Joseph believes in blessings. And failure is not an option. He says “If we were to fail, we would be failing our friends and neighbors — not strangers continents away. If we were to fail, we would see the damage to our friends and neighbors and family.” Then he adds with a twinkle: “Besides, everyone knows where we live.” Joseph monitors every single step of every project.  Because of problems with supply and transportation of supplies, he follows all of the supplies from the point of purchase to arrival on site.  He interviews the villagers and ensures that everyone involved is committed to the project.  He follows each step of the building project as well. When asked of his goals, he said:  “To make sure every child in this valley has fresh water.” He paused.  “Every child in Tanzania.”  Then he looked up:  “Why stop there?   We should make sure that every child in Africa has clean water.”

 

When we first started, we had little money and Joseph did not know how to drive. So we bought a bicycle. One of our first projects was 20 miles from Joseph’s home. Every morning, he would load 4 men and a wheelbarrow on to the bicycle and bike to the job. He would laugh the whole way, using the end result – healthy, educated children – as his motivation. A few projects later, we got enough money to buy a motorcycle. I was terrified. Driving in Tanzania is an extreme sport. You take your life into your own hands every time. Leaving the store, Joseph drove the motorcycle and I followed in a borrowed car. I held my breath the entire way. He never crashed; instead he learned to fly. A few years later, when we bought our first vehicle, I taught Joseph how to drive. Like in life, it was a jerky ride until he learned the grace of the dance. We often laugh about the days on the bicycle. He gets teary when he reflects on how far this dream has taken him. Now, we barrel down roads like stallions charging towards the horizon. There are children to help and rain to catch.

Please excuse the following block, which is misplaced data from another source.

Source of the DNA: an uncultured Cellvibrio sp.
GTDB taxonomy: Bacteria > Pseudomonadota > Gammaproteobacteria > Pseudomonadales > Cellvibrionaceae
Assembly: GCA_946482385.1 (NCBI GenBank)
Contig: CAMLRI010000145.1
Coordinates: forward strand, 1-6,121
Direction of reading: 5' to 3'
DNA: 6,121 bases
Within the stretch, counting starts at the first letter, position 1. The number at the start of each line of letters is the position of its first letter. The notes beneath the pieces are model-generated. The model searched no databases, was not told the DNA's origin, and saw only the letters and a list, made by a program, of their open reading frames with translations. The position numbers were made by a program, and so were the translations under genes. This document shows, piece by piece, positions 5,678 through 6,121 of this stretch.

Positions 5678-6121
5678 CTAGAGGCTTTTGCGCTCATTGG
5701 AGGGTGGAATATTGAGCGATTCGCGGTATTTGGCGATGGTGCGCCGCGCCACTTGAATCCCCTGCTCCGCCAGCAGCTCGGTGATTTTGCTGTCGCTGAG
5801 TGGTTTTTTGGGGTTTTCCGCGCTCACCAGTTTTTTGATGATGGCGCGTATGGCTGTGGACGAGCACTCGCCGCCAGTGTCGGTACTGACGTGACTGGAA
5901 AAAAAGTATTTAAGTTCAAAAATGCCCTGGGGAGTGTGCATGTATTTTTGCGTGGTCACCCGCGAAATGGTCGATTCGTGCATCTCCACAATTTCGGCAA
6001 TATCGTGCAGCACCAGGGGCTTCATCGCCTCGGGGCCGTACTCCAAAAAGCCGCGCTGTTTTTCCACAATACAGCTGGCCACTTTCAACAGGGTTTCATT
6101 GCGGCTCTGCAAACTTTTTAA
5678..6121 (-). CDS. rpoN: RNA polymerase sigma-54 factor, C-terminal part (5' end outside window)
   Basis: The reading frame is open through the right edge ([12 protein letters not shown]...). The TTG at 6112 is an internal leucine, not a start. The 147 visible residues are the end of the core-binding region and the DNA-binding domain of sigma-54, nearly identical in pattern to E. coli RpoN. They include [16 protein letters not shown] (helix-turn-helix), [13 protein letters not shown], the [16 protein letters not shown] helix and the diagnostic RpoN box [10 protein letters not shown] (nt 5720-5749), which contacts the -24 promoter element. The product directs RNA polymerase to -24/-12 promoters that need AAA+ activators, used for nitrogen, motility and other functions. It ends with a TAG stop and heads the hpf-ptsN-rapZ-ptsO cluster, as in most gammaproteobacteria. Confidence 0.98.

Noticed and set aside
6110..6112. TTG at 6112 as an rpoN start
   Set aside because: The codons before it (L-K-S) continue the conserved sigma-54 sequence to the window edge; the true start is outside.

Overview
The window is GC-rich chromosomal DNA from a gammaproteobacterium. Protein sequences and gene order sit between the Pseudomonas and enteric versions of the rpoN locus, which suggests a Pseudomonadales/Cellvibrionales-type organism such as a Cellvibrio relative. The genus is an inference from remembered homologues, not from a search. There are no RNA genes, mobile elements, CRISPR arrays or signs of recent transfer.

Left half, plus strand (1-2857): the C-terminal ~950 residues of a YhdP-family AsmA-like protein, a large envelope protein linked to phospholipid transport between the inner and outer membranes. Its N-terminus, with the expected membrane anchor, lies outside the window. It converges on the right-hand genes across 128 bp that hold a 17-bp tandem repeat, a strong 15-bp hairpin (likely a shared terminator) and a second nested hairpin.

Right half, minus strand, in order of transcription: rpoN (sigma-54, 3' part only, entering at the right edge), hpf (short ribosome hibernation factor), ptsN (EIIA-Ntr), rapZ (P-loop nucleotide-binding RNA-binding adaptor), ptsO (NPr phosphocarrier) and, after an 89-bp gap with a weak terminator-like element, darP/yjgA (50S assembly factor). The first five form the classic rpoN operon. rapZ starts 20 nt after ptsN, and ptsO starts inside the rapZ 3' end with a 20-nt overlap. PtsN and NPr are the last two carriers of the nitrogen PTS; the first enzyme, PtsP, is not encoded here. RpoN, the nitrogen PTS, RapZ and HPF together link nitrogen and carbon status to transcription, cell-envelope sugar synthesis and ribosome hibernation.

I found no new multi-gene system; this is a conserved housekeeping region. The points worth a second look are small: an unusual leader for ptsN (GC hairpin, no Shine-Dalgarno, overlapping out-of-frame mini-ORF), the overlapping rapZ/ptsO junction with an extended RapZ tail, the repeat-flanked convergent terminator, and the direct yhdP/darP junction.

With only a 7th grade education, he has turned every obstacle into an opportunity and surpassed his nation’s expectation. From masonry to bio-gas, organic farming to solar power, construction to harvesting the rain, Joseph is a beacon of brilliant inspiration. He shares everything he knows with anyone who wants to learn. He says that Save the Rain is not in his blood, it is his bones. It is what moves him and keeps his faith upright. This job is the reason he was born. To Joseph, providing his nation with clean water and the right to reach for their potential is what he will do. And to Joseph, impossibility is destined to become the probability.